Football fans are going crazy over speculations that the Oakland Raiders could relocate to the heart of Texas. According to recent media reports, Raiders principal owner Mark Davis was given a grand tour of San Antonio by city leaders including then-Mayor Julian Castro on the weekend of July 18.
The Raiders’ lease in Oakland expires after the 2014-2015 season, and San Antonio could be at the top of the list, if the team decides to find a home outside of the Bay Area.
Although the talks are preliminary (and may never go further than just a few tours of the Alamodome), the prospect of one of the most iconic franchises in football moving to the Alamo City is fun to ponder. The Raiders in San Antonio could be hilarious — and awesome.
Three professional football teams for Texas
Whether your allegiance lies with the Dallas Cowboys or the Houston Texans, the state where football is king would boast three NFL franchises. That would put the Lone Star State on equal footing with Florida and New York — and, more important, above California.
Our stealing a football franchise from California is a bigger boon than some silly Sriracha factory. Sports rivalries last forever.
Al Davis’ legacy enshrined in the Lone Star State
Al Davis, who was the principal owner and general manager of the Raiders from 1972 until his death in 2011, was a national treasure (and everyone’s favorite offbeat team owner). Current owner Mark Davis, according to the San Antonio Express-News, says he would love a stadium that he could put “a statue of his father in front of.”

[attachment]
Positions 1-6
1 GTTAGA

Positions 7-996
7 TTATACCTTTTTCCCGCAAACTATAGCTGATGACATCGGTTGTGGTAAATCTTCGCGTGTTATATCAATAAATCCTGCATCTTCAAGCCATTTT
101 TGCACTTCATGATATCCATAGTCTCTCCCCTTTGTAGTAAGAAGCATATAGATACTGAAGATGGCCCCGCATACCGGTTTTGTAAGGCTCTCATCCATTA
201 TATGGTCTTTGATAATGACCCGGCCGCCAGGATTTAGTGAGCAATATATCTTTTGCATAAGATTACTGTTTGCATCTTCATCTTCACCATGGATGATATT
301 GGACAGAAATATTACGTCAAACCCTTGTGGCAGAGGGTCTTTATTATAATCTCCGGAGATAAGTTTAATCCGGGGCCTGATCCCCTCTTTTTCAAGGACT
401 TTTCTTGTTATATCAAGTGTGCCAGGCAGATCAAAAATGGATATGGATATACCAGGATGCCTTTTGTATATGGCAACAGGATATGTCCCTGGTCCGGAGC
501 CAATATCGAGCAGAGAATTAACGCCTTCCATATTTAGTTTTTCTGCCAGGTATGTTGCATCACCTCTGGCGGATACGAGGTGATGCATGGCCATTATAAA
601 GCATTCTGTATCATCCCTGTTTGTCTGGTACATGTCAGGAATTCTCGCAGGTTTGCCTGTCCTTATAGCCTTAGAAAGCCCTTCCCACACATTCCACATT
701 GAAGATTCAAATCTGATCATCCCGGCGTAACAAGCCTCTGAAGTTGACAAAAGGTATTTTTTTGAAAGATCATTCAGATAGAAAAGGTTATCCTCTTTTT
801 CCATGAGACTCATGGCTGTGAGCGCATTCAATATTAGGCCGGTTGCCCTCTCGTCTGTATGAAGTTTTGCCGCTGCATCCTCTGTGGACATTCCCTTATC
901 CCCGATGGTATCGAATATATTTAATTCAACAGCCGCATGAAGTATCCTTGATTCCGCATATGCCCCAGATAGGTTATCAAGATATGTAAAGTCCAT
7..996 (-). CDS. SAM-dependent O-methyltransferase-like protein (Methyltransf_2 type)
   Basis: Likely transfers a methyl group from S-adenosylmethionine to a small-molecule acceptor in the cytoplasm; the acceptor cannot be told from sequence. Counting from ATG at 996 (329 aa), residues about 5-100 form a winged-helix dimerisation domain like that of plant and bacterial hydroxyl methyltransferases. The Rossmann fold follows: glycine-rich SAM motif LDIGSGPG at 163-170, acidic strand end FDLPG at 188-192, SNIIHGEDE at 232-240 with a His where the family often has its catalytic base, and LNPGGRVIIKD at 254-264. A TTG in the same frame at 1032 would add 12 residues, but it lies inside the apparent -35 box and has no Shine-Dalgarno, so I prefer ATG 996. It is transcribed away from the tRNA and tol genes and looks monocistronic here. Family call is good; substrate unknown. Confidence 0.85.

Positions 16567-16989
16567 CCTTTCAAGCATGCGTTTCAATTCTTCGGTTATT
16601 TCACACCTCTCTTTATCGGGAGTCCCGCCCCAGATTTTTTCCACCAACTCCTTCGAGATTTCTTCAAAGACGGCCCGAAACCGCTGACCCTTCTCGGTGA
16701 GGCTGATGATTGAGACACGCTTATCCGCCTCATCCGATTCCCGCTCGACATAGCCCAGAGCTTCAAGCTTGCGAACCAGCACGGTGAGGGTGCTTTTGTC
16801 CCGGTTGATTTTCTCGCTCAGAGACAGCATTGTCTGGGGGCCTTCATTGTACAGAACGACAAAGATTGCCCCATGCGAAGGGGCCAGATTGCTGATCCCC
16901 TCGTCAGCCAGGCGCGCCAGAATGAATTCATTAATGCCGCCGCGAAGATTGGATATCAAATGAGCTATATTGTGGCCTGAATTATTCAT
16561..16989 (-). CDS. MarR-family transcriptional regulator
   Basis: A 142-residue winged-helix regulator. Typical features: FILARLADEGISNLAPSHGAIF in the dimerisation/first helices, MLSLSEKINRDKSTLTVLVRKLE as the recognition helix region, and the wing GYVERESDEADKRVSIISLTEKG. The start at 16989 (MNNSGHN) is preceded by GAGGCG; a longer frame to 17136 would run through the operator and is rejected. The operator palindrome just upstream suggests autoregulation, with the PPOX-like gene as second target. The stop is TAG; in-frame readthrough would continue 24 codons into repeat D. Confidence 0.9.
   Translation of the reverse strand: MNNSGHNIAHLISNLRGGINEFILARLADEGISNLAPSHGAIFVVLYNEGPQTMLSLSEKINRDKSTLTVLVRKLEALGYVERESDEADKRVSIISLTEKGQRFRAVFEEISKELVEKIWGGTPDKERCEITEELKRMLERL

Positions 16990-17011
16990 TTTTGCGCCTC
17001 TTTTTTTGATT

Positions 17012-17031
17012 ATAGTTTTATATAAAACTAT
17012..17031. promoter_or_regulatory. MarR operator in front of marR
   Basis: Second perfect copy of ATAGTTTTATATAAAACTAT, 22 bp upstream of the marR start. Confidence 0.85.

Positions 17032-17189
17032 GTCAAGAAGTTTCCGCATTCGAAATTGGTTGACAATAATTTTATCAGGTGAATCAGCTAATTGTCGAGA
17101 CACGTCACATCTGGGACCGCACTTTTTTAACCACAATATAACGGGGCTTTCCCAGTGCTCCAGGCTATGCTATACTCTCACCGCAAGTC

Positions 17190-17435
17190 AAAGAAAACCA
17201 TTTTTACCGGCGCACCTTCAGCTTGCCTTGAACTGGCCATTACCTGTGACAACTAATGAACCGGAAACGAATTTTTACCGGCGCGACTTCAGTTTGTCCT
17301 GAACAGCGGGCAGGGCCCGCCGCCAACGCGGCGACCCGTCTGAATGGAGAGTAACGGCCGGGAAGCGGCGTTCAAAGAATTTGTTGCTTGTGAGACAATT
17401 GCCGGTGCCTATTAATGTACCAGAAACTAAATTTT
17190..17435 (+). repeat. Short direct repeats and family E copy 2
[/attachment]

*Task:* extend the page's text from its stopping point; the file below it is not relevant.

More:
Al brought three Super Bowl championships to Oakland decades ago, inspiring a devoted, rabid fan base that is still hopeful for a return to prominence, despite the fact that he ran the team into the ground by refusing to relinquish control in his later years.
That should sound familiar, because it’s the same story playing out in Dallas. The Cowboys became a dynasty under owner Jerry Jones, but the team is now more famous for having a single playoff win since 1997. These two franchises in one state is a pure example of fulfilling destiny.
A more humble San Antonio fan base
The Alamo City is used to winning all the time. And with five NBA championships since 1999, Spurs fans are a cocky bunch. But the Raiders could knock them down a peg.
Since losing Super Bowl XXXVII in 2003, the Raiders haven’t sniffed the playoffs; they finished last season with a 4-12 record. A team that scrounges around at the bottom of the NFL barrel could be a major blemish to San Antonio’s recent tradition of winning.
Fading fans for the Cowboys and Texans
Neither Jerry Jones nor Texans owner Bob McNair are sweating the idea of losing too many fans to a San Antonio team. Jones even believes that the percentage of Cowboys fans is the same in San Antonio as in Plano. But if a change of scenery is enough to make the Raiders turn things around and become contenders, things could get interesting.
If the Raiders are able to win a few games, why should San Antonians care about two teams that are hours away (and spinning their wheels when it comes to the playoffs)? San Antonio locals are likely to support the Raiders if they do what Al Davis said many years ago. “Just win, baby.”